Foreign Service moves are a way of life and there are certain aspects that go get easier each time. Our very first pack out, the one that took us from Idaho to Washington DC was basically a blind-leading-the-blind situation. We had no idea what we were doing and the acronyms were coming fast and furious. (Much like the movie franchise, they seem endless.) UAB? HHE? PCS? I had no idea what any of it meant, but luckily I had a handy-dandy million and a half page “help manual” sent by State to read through time and time again. By the time the movers came (who also knew nothing about State Department regulations when it comes to moving, as Idaho has a very small representation in the Foreign Service) I had highlighted and dog-eared so many sections of that tome that I felt like I was back to square one. (Somehow we ended up with most of the things we wanted in Chengdu and Kuala Lumpur, but I must admit to some low-level terror coursing through my veins and I contemplate what exactly I put in those boxes that went to permanent storage. Did I really keep my lawn rakes and shovels? What exactly will I do with those in downtown Washington DC? How many sweaters/shoes/shorts did I put into storage that I am 100% sure I have no intention of ever wearing again? Why didn’t I just send them directly to the DI from our place in Nampa? Do I have seventy mugs in storage? Fifty dishtowels? And let’s not even contemplate the number of boxes of books that will be headed my way soon…)
With a few moves under our belt, I’ve gotten pretty good at sorting both the acronyms and the UAB from the HHE. I know what is going to go in my 450 pounds of air shipment (more like 400 pounds of stuff and then 50 of crazy packing material!), leaving just a few larger items to go by ship. The physical packing up and moving part has become doable (although not totally stress-free), but the packing up of friendships and saying goodbye to a place is always a bit tougher.
Two years goes by in the blink of an eye. Maybe a really slow blink, like when you are sitting in your 8AM freshman year physical science 101 course, trying desperately to keep your eyes open while the professor lectures about Occam’s Razor, but a blink nonetheless. Over the last 100+ weeks, we’ve put a lot of miles on our baggage and added some pretty, shiny new stamps in our passports. We’ve been to New Zealand, Australia (twice), Thailand (too many to count…maybe five in the last two years??), Vietnam, Singapore (again, a ridiculous number), and all over both peninsular and island Malaysia. And yet, I still feel a bit of anxiety about where we haven’t been. Next weekend we’re heading to Mulu (Malaysia) to do some caving and hopefully see a spectacular bat exodus and then weekend following we are headed to Langkawi for one last resort-y type stay before heading back to the States for at least the next year.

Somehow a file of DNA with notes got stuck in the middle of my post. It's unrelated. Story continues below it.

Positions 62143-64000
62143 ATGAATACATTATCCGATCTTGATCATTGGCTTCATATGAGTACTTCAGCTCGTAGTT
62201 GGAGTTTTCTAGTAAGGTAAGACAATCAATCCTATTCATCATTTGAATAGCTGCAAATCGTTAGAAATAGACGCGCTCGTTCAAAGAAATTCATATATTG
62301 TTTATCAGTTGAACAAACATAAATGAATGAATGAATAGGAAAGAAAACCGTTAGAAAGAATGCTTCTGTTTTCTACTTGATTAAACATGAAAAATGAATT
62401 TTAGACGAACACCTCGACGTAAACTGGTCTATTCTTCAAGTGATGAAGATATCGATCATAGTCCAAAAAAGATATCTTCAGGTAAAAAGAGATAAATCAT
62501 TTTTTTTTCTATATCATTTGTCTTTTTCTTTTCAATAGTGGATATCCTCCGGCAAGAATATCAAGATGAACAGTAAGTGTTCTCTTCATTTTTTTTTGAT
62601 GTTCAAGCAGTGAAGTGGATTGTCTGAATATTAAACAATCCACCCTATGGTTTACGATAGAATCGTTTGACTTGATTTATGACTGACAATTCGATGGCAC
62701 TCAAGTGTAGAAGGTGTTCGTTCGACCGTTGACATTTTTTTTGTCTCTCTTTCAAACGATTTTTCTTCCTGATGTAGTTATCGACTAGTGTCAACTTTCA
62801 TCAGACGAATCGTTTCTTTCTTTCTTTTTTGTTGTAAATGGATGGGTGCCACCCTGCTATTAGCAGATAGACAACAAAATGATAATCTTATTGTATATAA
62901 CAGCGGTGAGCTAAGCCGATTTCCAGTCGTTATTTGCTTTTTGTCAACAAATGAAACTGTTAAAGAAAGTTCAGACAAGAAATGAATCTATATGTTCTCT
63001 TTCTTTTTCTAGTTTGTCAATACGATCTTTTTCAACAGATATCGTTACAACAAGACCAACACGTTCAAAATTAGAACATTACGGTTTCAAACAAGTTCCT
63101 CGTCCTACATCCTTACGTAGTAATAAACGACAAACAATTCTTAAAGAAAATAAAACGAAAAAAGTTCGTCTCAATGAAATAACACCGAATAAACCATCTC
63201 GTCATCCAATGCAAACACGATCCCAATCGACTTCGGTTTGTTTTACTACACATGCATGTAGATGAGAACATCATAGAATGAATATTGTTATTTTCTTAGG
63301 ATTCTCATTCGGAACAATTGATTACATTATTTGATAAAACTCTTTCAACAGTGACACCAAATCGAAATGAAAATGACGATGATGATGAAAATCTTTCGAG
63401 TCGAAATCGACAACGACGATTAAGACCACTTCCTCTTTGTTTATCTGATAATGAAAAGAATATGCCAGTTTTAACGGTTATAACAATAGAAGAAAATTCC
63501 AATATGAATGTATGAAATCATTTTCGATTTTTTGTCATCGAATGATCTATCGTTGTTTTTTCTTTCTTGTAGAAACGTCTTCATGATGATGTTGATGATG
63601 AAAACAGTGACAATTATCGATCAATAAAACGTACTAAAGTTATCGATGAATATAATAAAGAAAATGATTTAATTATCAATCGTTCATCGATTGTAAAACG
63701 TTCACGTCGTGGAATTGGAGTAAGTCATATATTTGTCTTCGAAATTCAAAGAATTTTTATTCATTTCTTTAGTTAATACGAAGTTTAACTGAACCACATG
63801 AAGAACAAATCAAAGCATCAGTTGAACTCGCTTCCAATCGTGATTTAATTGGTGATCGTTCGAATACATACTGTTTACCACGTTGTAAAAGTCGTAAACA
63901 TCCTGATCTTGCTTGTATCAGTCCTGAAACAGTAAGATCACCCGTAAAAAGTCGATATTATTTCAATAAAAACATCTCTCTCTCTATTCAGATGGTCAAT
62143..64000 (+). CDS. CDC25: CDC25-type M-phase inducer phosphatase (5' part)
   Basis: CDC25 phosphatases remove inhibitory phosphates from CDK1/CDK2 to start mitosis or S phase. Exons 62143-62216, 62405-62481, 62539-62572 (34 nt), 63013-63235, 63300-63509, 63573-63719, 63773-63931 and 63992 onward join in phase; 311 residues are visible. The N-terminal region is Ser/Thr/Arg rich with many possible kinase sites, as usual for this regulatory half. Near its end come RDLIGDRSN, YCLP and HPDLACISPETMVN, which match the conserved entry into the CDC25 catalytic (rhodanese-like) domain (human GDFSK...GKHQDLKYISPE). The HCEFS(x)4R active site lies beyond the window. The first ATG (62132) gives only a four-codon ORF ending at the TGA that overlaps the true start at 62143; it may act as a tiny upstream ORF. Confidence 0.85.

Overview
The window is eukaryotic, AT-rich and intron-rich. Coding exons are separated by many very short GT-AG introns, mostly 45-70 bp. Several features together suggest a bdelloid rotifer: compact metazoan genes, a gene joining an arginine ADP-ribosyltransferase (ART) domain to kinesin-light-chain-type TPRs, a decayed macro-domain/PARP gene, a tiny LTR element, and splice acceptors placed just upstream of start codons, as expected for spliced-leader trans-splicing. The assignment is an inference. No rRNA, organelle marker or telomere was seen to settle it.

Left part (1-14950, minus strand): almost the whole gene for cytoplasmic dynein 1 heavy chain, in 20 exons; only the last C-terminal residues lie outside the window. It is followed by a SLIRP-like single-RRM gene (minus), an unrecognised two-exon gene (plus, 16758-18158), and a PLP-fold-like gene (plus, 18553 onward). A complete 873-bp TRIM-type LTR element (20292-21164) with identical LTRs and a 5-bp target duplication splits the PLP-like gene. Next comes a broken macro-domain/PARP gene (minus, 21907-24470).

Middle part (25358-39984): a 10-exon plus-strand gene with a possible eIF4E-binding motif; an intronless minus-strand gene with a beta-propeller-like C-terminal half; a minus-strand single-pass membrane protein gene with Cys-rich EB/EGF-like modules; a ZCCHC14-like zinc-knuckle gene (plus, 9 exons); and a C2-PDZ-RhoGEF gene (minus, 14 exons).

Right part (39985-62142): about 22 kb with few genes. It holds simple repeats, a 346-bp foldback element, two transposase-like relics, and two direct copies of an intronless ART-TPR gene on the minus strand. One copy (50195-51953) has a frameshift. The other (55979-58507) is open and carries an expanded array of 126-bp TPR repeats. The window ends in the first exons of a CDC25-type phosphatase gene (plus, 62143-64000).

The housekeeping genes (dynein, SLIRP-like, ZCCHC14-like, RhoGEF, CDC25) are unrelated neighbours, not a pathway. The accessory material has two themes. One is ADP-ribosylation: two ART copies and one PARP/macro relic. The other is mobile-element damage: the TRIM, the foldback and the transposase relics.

It’s always amazing how when we touch down somewhere new, the calendar seems wide-open and sidewalks are endless, but soon that calendar is filled with dates and outings and sidewalks get shorter and shorter. We have zero full weekends left in Kuala Lumpur. With just three weeks left (we head to the airport three weeks from today), I am not entirely sure how we are going to fit in all of our goodbyes, but in the end, it always seems to work out fine.
Our last three weeks in Kuala Lumpur are going to fly by (the fact that two of them will be short work weeks will make that time go even faster- by my count, I have nine days left in the office) and then our five weeks in Idaho will push right into the middle of August when we both start new jobs in Washington DC. (Thad will be on the INR Watch and I will be working in FLO- both at Main State.) Apartment hunting will commence and before we know it, bidding season will be upon us (so much to think about- a new travel radius!) and then another move will pencil itself onto the calendar.
A rolling stone may gather no moss, but it does gather friends and experiences and memories that go with it wherever it heads. We’ve been lucky to have an abundance of all of these in Malaysia and while our stone is nowhere near coming to a halt, we’re thankful for our time here and are excited to see what lies ahead!
(Photo overload alert: the slideshow is 100+ photos of friends/adventures from the last two years.)